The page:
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What is a healthy way to gain weight?

Question: I am underweight and would like to gain weight in a healthy way.  Do you have any recommendations?  

Answer:

As explained in my video Eating More to Weigh Less, the key to healthy longterm weight loss is understanding calorie density and eating low calorie-dense foods. When applied in reverse, the concept of calorie density can be used to gain weight. In other words, you would want to eat more foods that are more calorie dense. The idea is to not just add a single one of these foods, but to add several foods into your diet until the amount of calories you take in exceed your energy needs. Examples of higher calorie dense foods appropriate for a whole food plant-based diet include: nuts, nut butters, dried fruits, tofu, avocados, and whole grain breads/crackers/dry goods. Eating more cooked food than raw also helps with calorie intake.

You can incorporate several of these relatively healthy foods into each meal and snack, and eat primarily cooked foods. For example, a person wanting to lose weight will want to use vegetable-based sauces, but you would use nut-based sauces. While a person wanting to lose or maintain weight would include a lot of raw food, say big salads with some lemon juice as the dressing, you might eat smaller amounts of raw food and far more cooked veggies, beans, and grains.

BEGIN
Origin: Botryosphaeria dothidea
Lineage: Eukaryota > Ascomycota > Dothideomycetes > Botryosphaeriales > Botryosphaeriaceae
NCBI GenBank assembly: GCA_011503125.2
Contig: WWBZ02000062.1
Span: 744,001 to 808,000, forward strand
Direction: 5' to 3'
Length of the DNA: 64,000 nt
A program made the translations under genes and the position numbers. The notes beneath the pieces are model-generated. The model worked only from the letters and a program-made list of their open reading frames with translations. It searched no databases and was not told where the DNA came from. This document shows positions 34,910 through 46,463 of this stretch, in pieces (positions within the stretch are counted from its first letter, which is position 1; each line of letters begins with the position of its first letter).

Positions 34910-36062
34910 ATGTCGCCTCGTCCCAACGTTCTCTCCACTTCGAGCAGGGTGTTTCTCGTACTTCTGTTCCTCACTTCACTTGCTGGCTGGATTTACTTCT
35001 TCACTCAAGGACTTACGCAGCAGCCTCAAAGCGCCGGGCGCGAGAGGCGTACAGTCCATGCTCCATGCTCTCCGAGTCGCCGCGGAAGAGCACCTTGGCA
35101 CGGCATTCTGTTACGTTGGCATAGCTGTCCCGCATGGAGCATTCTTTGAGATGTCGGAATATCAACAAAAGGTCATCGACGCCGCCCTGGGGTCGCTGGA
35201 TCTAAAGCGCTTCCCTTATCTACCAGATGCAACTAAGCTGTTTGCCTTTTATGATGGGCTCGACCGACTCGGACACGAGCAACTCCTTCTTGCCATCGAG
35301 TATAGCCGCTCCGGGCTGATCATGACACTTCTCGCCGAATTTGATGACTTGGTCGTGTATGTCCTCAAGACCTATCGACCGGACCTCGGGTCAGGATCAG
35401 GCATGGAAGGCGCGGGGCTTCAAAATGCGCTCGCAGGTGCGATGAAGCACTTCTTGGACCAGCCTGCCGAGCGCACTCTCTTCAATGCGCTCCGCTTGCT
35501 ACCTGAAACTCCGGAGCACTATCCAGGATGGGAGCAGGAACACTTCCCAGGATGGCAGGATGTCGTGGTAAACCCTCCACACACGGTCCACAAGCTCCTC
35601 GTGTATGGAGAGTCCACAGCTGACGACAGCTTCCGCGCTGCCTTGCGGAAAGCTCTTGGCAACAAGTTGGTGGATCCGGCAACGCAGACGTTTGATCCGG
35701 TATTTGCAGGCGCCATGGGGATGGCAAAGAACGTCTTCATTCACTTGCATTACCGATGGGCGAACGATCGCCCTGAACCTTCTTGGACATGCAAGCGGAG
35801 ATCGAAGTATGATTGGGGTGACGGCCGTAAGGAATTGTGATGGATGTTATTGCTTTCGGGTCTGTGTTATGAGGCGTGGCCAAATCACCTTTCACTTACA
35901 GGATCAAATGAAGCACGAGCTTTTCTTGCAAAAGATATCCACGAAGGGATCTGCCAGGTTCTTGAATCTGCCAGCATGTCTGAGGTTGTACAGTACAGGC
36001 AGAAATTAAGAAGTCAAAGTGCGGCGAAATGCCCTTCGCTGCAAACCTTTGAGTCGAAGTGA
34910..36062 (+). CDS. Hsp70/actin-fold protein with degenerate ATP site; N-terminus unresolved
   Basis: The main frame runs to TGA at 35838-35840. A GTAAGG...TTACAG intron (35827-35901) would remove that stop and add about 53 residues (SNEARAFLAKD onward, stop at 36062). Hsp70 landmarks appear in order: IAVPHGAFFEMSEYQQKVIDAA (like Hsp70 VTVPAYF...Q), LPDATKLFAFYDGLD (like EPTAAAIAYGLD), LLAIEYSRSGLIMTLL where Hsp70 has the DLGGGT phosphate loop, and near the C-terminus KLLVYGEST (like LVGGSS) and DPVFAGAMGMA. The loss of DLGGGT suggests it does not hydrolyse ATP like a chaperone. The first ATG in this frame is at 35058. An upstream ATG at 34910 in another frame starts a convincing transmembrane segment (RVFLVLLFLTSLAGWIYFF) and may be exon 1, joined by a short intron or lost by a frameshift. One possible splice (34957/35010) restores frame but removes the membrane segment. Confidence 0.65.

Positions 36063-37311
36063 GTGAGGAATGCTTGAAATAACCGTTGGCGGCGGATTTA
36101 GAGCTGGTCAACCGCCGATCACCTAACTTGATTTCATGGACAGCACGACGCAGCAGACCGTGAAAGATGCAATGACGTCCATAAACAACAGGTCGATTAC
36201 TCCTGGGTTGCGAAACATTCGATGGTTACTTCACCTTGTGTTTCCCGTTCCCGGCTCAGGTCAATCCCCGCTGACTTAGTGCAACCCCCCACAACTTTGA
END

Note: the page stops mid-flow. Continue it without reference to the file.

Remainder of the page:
While that’s the answer to your actual question, I would step back and ask, “Why do you want to gain weight?” Are you hoping to gain more fat? Gaining fat isn’t generally healthy unless you are severely fat deficient, which is fairly rare. On the other hand, if you want to gain more weight without gaining fat, then what you are talking about is gaining muscle, and that involves more than just changing your diet … it includes incorporating weight-bearing exercises into your workout regimen.

Image credit: olegdudko / 123RF Stock Photo

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Michael Greger M.D., FACLM

Michael Greger, M.D. FACLM, is a physician, New York Times bestselling author, and internationally recognized professional speaker on a number of important public health issues. Dr. Greger has lectured at the Conference on World Affairs, the National Institutes of Health, and the International Bird Flu Summit, testified before Congress, appeared on The Dr. Oz Show and The Colbert Report, and was invited as an expert witness in defense of Oprah Winfrey at the infamous "meat defamation" trial.


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